A deeper look at Tulane’s diversity

Text Post (Photo from: Instagram @blackattu)

In a city that is 59.7% Black or African American, it should come as a surprise, or not, that Tulane is 70.9% white. Tulane, for many years, has made claims that they want to honor and advance diversity. Tulane regularly collaborates with Tulane offices, such as The Center for Academic Equity and the Office of Multicultural affairs. These offices give current students resources, such as mentoring and funding. The fact still stands that Tulane lacks racial diversity, with 70% of students being white, 8.5% being Black or African American, and even smaller percentages of other ethnic and racial groups. Additionally, there have been multiple accounts, for example, from the Instagram account @blackattu, of African American students feeling unwelcome or experiencing blatant racism on and off-campus.   

In June of 2020, Tulane released a new plan for racial equity. This letter from the university’s president, Mike Fitz, promised a broader racial equity education program, increased support and funding for students in marginalized groups, community discussion, a health equity institute, and increased staff diversity. While this is a lengthy plan, it does not account for the simple lack of diversity in the current and likely future student bodies. Frequently, there is zero to one Black student in a particular class at Tulane. Tulane does not account for how to increase diversity. Perhaps, this plan will attract more Black students to apply, but this is not guaranteed. It is also important to note that this is not merely a problem with Tulane. Schools across the country face issues with gaining racial diversity within their classes. Many factors lead to this lack of diversity, including underfunded public schools. Research has shown that in schools that are largely students of color and poor, the schools receive roughly 1,600 dollars less per student. This is just one of the hundreds of factors that lead to Universities that are not racially diverse.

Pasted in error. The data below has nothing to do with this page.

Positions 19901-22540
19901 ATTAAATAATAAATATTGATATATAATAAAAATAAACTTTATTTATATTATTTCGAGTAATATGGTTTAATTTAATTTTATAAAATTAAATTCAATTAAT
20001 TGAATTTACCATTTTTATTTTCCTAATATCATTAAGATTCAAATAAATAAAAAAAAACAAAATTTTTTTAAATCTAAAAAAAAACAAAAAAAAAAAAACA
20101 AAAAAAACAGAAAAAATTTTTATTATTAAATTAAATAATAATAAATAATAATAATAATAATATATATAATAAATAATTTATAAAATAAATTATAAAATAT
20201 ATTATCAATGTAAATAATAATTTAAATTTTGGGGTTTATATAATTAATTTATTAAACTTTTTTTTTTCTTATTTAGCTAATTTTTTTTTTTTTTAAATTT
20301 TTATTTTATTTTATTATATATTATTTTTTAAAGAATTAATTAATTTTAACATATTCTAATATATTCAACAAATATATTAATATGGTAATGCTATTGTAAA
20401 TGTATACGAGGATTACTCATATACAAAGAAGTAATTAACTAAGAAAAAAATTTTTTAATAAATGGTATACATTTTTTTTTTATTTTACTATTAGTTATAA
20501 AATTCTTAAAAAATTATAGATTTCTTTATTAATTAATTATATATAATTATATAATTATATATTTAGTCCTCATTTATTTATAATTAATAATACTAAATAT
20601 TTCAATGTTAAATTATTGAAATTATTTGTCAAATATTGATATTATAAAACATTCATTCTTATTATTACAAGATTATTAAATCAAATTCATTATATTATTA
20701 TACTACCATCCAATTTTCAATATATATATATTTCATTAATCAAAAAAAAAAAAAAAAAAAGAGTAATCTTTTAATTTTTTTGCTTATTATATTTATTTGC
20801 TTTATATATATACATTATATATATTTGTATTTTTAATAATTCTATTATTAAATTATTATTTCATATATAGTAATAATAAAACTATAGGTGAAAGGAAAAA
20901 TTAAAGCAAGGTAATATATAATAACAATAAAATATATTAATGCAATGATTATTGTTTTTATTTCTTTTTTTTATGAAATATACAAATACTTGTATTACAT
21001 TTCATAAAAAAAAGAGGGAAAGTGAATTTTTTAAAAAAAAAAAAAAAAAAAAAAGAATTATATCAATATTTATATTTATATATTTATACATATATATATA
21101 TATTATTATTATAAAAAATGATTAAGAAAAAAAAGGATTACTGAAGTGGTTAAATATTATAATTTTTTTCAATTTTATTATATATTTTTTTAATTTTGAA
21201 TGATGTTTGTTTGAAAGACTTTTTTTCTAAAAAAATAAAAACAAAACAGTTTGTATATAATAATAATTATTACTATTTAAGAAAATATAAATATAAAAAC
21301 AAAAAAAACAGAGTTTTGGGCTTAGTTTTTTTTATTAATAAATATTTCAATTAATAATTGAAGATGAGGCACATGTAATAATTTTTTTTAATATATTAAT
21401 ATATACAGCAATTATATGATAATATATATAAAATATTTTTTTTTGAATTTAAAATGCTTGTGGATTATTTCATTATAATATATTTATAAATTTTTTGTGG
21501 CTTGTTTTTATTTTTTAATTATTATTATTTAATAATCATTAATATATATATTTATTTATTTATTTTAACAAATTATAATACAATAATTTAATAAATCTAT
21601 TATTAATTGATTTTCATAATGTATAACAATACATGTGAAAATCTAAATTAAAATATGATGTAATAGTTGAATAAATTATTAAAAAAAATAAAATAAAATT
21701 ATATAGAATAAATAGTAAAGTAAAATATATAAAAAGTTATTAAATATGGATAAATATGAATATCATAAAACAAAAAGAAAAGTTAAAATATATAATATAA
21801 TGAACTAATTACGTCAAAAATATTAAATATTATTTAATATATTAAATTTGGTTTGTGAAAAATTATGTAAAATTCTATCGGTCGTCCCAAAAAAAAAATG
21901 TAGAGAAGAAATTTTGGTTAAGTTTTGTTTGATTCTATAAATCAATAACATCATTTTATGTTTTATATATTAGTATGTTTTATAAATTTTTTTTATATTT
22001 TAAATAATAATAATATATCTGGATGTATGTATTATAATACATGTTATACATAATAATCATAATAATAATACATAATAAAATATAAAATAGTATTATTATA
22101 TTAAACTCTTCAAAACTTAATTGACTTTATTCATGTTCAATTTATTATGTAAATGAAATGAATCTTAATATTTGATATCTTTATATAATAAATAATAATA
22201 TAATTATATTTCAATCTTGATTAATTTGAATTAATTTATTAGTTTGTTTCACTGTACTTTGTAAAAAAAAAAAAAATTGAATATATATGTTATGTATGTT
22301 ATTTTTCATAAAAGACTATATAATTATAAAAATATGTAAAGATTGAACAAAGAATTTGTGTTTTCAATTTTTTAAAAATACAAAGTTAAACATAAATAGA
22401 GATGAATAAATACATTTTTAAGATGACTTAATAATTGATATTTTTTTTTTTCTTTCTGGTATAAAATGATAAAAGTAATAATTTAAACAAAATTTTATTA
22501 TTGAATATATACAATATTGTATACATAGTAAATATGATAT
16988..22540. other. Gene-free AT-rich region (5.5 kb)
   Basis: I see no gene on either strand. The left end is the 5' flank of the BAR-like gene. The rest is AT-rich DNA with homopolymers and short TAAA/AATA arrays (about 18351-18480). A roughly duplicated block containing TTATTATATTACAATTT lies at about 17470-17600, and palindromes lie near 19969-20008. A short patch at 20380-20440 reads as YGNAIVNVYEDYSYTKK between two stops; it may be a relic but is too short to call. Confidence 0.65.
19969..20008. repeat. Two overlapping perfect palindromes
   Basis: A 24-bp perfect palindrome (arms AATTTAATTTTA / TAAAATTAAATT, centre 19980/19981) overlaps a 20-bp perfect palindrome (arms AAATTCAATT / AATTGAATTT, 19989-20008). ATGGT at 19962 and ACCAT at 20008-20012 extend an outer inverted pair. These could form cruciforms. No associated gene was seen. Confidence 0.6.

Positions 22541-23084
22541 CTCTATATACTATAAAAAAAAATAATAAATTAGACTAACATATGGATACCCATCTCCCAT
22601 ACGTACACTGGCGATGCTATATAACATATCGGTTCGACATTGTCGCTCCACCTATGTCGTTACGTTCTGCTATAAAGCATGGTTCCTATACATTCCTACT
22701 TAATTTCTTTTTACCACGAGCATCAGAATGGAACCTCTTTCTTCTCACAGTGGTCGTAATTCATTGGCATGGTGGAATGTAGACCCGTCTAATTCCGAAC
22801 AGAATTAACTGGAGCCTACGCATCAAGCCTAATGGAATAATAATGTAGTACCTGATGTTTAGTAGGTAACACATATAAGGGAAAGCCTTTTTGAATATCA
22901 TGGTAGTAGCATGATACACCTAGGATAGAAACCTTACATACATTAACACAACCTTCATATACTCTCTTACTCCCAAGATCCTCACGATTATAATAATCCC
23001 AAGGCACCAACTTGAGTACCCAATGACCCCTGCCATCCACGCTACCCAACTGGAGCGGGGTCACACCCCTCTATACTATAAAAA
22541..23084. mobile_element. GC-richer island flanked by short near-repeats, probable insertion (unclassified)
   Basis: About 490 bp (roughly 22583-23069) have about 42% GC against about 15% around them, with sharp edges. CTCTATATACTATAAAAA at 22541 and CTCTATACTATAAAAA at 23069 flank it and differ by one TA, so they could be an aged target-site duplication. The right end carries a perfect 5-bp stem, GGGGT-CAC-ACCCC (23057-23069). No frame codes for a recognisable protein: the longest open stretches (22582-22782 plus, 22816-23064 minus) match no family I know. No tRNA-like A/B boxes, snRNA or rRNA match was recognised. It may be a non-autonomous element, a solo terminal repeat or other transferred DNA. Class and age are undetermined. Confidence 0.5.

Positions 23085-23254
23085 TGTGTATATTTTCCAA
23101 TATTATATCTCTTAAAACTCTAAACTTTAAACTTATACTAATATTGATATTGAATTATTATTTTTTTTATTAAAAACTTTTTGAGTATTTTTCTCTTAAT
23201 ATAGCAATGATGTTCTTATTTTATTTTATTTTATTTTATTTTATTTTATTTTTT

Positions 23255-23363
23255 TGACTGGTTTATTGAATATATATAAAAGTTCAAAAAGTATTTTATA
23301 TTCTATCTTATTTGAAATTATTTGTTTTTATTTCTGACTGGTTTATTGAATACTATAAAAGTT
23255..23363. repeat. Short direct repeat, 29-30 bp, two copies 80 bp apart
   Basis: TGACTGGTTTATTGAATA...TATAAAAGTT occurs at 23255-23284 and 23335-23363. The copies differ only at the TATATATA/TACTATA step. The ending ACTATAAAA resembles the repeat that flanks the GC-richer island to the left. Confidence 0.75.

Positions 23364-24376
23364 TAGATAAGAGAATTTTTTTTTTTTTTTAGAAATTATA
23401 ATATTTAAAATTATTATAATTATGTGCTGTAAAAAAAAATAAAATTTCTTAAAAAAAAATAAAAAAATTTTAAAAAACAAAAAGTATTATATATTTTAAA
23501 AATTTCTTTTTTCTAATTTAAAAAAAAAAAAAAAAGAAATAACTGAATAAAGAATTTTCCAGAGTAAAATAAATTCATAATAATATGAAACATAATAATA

Tulane’s full tuition and other fees come out to over seventy thousand dollars; therefore, Tulane is a high-priced private school. To compare its price to a public school, LSU for an in-state student costs roughly twenty-four thousand dollars. Additionally, a clear and sizeable white-black wealth gap shows that the average white family has a net worth of roughly ten times the net worth of a Black family. In New Orleans, these income trends are similar. The median parent income of students at Tulane is 180,000. While the school is known for merit aid, this seldom covers full expenses.  

Text Post (Photo From: Instagram @blackattu)

The Instagram account, @blackattu, recognizes the different experiences that African American students may experience at Tulane and has, therefore, highlighted dozens of anonymous racism charges in Tulane’s student body. The reports range from harassment from white students to Black students involving hate speech and times when Black students felt uncomfortable within the classroom due to either the professor or other students. Tulane has not publicly acknowledged any of these cases. The response to this Instagram account has been immense. On countless posts, dozens of students tag the Tulane Instagram account or various Tulane committees to bring awareness to the incidents. Another student commented directly on the Instagram, “I hope it is clear that these accounts of student experiences are not just isolated events. Y’all have the direct power to invest in the quality of education and livelihood that BIPOC receive.” This student makes a statement regarding how Tulane could directly improve the educational experience for marginalized students.

Other incidents that this Instagram account highlights are further microaggressions faced by Black students. For example, one African American student was the only student asked to move during a test when she clearly was not cheating and sitting in the front row. Another is a remark about a white student laughing when she heard there is a Black student union on campus and their corresponding meetings. On one post, a student comments, “Regularly experiencing these microaggressions will take its toll on you. Please take care of yourselves.” This Instagram page shows that many Black and marginalized students feel the effects of microaggressions regularly. This Instagram account has 4,803 followers. There are still thousands more Tulane students who may not be aware of the racism on campus. Does the university need to do more to educate all students? Is the university perpetuating white fragility by not acknowledging racism at Tulane?   


You must login to post a comment. Need a ViaNolaVie account? Click here to signup.